Many of you will have seen OWS back in the news again over recent weeks. Sadly this wasn’t for any of the reasons I would wish to see. Too many people have tragically lost their lives to the open water this month. With the warmer weather, the summer holidays upon us and after so many months of Lockdown restrictions, people have headed out into the water for various reasons and some have not made it back. Every life lost to the water is a life too many and a tragedy to the victims, to their friends and loved ones. My heart goes out to them all.
The press have rightly reported these tragic incidents and spotlighted the dangers of the open water. Some have also given a blanket judgement to their readers about not entering the water under any circumstances. I get it. Really, I do, and I agree that people should absolutely be aware of the dangers and risks involved in open water swimming.
That said, I do feel strongly that a different approach might be more productive and save more lives than a blanket ‘don’t do it’ recommendation. Educating people about the dangers is vital, so that they can make a more informed and less risky choice about entering the water. People will continue to get in the open water, if that’s what they’ve a mind to do, irrespective of what they might have seen or heard on the news. If they have the knowledge and understanding to do so in as safe an environment/way as possible, then lives might be saved.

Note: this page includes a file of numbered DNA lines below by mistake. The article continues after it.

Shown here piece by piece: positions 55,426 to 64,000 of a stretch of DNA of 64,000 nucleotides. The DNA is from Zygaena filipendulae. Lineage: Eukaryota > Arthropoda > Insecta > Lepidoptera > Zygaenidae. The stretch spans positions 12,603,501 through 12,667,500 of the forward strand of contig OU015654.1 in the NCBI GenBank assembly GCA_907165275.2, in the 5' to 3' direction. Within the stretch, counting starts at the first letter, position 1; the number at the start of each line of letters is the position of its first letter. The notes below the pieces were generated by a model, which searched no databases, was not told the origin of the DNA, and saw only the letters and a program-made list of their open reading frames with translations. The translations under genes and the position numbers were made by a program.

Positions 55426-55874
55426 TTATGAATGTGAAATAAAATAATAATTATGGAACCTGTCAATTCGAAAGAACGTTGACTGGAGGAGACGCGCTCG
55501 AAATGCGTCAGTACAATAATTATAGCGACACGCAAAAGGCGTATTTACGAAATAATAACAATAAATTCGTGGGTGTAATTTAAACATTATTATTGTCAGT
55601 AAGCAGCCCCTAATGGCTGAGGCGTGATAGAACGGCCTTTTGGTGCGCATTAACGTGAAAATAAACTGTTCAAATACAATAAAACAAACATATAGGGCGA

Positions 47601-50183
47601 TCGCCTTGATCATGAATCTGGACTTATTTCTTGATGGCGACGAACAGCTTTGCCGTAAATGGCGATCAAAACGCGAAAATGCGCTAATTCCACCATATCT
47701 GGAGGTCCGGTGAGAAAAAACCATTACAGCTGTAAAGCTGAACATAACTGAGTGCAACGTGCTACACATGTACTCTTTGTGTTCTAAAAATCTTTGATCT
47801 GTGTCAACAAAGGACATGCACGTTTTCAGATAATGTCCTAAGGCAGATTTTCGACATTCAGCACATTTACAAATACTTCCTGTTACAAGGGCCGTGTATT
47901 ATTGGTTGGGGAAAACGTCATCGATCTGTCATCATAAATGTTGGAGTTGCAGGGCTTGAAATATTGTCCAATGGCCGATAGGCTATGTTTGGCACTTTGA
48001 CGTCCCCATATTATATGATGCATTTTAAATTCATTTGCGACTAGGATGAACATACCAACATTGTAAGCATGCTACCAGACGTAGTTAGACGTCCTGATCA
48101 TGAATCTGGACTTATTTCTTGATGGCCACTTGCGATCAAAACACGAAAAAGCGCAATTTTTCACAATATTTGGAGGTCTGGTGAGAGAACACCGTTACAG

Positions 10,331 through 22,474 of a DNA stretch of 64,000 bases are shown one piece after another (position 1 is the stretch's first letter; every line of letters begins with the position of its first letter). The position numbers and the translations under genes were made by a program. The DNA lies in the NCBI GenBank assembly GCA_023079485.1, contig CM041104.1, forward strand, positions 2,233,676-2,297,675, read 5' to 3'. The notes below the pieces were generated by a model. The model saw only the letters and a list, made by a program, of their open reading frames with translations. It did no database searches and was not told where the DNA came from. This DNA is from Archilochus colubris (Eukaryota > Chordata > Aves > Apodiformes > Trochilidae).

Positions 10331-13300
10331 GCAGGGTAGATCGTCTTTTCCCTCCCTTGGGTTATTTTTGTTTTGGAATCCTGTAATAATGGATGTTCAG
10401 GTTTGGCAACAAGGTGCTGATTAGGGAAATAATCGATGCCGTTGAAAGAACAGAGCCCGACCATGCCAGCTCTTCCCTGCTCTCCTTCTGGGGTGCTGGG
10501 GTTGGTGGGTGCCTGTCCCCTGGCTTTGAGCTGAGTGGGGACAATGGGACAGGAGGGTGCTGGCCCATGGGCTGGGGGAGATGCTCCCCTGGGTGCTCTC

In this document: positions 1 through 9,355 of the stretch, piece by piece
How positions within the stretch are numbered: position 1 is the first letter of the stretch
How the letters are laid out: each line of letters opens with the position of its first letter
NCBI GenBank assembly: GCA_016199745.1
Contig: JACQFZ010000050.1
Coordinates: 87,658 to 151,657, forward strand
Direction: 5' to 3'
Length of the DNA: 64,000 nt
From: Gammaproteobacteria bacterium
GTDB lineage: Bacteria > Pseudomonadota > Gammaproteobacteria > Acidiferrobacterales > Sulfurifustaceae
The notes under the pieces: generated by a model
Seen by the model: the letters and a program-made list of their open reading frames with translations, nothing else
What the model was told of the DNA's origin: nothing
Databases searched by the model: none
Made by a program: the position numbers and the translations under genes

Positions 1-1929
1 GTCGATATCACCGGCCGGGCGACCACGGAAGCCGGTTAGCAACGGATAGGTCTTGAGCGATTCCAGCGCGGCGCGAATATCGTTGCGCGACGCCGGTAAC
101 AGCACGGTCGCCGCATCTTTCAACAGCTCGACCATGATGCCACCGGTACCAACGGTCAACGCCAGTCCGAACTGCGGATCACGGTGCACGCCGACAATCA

As many of you know, as well as coaching Open Water Swimmers, I also teach swim school in various pools. Many of my sessions these last few weeks have started poolside, talking to children about water safety. Yes, it is part of the Learn to Swim programme but I’d have done it anyway these recent weeks in light of the news stories. Quite a few of the children had heard the news too an were already aware of what has happened. This encourages me and I hope that more parents are out there talking to their young ones about water safety, how to decide when to swim and when not to swim and the super important ‘Float to Live’ message.
If you have children or young folk in your household, please take a moment to have this conversation with them. If you are thinking of heading out to the open water in the warmer summer weather, please take a moment to read the advice from reliable sources like Outdoor Swimmer Magazine https://outdoorswimmer.com or the Outdoor Swimming Society https://www.outdoorswimmingsociety.com/ or just get in touch for a chat. I’m always very happy to talk water safety.
Key things to keep in mind:
- Most UK open water is cold, often staying below 15 degrees even in the height of summer
- Know how the body reacts, what is ‘cold water shock’ and why what you do in the first few minutes in the water is so important
- Know the signs of hypothermia and what to do when you or someone in the water is starting to show them
- Check the weather forecast and the tide times
- Swim within your capabilities and manage your expectations – always get out knowing you could have done more rather than wishing you’d done less
- If you’re swimming somewhere new, find the local swimmers and ask about the local swim spots that are safe
- Always have lots of warm clothes and a warm drink ready for post swim, yes…. Even in the summer
- Never swim alone
Respect the water and enjoy it safely this summer and for many summers to come!